THAT WORKS OF ART may possess a meaning is as readily assumed in some quarters as it is vigorously denied in others. There are those who define "art appreciation" as apprehension of the art object's meaning, and in their hands the term "meaning" receives an honorific connotation as referring to that experience the grasping of which is the highest goal of aesthetic aspiration. There are others who look with profoundest suspicion on any attribution of meaning to an art work, on the ground that such attribution does violence to the aesthetic purity and unity of the art experience. In the presence of such sharp divergence of opinion, one is naturally led to suppose that these two groups are employing the term "Meaning" in somewhat different senses. It may be instructive to examine, with a view to determining their legitimacy, some of the senses in which meaning has been predicated of works of art.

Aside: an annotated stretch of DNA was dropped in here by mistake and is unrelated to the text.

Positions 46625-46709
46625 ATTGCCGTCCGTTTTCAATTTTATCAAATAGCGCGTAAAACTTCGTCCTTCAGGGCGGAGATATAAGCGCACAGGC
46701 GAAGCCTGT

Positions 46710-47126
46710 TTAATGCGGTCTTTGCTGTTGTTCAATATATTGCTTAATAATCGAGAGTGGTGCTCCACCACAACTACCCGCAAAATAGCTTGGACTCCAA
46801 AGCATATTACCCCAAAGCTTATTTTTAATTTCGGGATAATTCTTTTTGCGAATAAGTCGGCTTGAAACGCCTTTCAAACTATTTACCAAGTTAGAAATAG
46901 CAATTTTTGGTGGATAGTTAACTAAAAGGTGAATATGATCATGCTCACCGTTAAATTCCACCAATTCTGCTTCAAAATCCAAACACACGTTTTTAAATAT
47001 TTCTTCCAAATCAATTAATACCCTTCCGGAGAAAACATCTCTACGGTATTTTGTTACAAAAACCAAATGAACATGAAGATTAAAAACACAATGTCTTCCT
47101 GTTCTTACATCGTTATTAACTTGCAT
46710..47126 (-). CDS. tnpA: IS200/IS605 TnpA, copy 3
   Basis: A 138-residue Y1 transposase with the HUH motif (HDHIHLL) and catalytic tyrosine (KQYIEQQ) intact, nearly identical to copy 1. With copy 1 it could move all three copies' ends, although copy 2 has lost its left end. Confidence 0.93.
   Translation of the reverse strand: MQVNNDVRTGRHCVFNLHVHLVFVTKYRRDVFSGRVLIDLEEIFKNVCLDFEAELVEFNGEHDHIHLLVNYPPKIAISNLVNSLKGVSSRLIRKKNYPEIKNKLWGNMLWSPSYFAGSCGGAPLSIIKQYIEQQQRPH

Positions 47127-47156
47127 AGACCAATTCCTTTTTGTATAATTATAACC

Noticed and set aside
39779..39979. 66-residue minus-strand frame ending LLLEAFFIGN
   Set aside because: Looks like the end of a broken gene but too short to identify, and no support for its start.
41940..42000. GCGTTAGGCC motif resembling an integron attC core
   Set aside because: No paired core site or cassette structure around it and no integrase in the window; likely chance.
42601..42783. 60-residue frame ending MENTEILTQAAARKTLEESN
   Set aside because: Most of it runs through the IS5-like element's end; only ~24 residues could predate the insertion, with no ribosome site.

The question arises whether, in the case of both of the groups just alluded to, the meaning in question is construed as one of a special aesthetic kind. It may be assumed that such is the clear intention of those who consider the "appreciation" of the art work's meaning to be the unique aesthetic achievement. In the case of the second group, since their position can hardly be to deny that